Enjoying your report. DH and I visited Kukhenof (sp) but we were about a week too early for tulips. This was a year ago March. We will try again at some point, I'm sure.

The many glasses of wine DO help when trying to keep a group in good spirits, not so much in trying to keep them all together! lol

Enjoying your report. I'll be curious about Haarlem, as I've seen the roadway signs but we've never ventured in.

Carol
simpsonc510 is offline  
Old Jun 14th, 2013, 01:15 PM
  #29  
 
Join Date: May 2003
Posts: 11,422
Likes: 0
Received 0 Likes on 0 Posts
I just saw your report and am enjoying it very much! DH and I are in Edinburgh now (going home Sunday) having come over on the QM2... we thought of you often on our journey!

I want to make another trip to Amsterdam, having only been there once over 20 years ago! Looking forward to reading more!! Say hello to Jim for us!
Florida1 is online now  
Old Jun 15th, 2013, 10:19 AM
  #30  
Original Poster
 
Join Date: Oct 2007
Posts: 2,012
Likes: 0
Received 0 Likes on 0 Posts
Hi Simpson and Florida: thanks for kind words. I love the Netherlands, but this was first time to focus on Amsterdam, though we also got to The (beautiful lush) Hague and down to Den Bosch further south, a day in Antwerp, and one in Maastricht.

Looking forward to seeing you both at Boston GTG in October!
taconictraveler is offline  
Old Jun 15th, 2013, 10:27 AM
  #31  
 
Join Date: May 2003
Posts: 11,422
Likes: 0
Received 0 Likes on 0 Posts
We have our reservations! Looking forward to seeing you too!
Florida1 is online now  
Old Jun 23rd, 2013, 08:39 AM
  #32  
Original Poster
 
Join Date: Oct 2007
Posts: 2,012
Likes: 0
Received 0 Likes on 0 Posts
Well, it's about time I got cracking at finishing this report. There is more to tell, but I am now convinced that I didn't take enough notes, and my forgetter is getting much better!! Must be age, but hope I was just distracted by all the wonderful sights and sounds of Amsterdam.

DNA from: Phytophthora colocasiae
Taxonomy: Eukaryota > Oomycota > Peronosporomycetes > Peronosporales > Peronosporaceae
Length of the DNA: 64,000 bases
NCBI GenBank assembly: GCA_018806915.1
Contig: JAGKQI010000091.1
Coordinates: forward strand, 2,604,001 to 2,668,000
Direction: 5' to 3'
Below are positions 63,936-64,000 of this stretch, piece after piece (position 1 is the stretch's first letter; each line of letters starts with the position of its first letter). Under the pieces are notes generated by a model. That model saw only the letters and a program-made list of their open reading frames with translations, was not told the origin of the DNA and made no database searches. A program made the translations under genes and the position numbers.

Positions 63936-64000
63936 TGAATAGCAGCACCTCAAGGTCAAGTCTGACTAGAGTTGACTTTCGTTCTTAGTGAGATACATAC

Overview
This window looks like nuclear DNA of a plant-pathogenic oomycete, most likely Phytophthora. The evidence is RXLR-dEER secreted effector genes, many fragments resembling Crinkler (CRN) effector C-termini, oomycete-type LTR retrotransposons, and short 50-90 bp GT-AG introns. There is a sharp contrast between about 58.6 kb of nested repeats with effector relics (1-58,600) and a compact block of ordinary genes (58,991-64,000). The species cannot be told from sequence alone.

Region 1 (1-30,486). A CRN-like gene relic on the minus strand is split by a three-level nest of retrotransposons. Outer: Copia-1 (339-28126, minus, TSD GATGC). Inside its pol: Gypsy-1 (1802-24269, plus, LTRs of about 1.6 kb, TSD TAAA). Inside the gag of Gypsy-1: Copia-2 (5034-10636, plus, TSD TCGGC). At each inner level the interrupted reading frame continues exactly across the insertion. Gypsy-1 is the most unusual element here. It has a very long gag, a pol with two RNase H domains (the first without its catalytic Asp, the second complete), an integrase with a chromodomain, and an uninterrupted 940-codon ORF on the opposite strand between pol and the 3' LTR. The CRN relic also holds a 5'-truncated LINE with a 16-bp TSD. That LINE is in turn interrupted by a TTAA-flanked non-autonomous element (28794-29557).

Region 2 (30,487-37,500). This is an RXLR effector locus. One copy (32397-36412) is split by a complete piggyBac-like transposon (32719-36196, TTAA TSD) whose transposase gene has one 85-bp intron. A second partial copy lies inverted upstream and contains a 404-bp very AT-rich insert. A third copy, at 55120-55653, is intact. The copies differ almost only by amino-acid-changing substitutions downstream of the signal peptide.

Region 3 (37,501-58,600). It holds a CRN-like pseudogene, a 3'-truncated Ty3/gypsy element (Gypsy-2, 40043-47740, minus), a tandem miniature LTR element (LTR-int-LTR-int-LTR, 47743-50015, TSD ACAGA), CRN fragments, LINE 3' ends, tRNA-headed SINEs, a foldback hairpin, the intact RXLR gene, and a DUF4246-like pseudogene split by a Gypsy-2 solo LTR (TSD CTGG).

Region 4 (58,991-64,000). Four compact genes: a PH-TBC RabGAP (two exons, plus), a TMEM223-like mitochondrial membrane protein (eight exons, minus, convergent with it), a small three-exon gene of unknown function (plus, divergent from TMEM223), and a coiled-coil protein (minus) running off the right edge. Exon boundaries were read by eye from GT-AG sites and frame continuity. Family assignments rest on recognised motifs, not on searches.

Also, I have been distracted by the many wonderful travel reports now taking place on the this Europe forum. Such good reading!

It was just before Wednesday, May 8, where I left off last post. Now our visits to the sights and museums of Amsterdam were getting better and better, plus we were getting to know the bus/tram system like natives. ... well, not quite. But it is nice to cross paths with residents of the city, and get a glimpse of ordinary life.

This day we went to the Dutch Resistance Museum, taking Tram #9 from the Centraal station. Our group had split up, which usually happens, as we all have different lists of must-sees.

This museum is in Plantage, an area east of the center, with lots of other attractions, including the Botanical Gardens, just across the street. I am still confused about the geography of Amsterdam, but I think maybe de Kas was out in the same direction.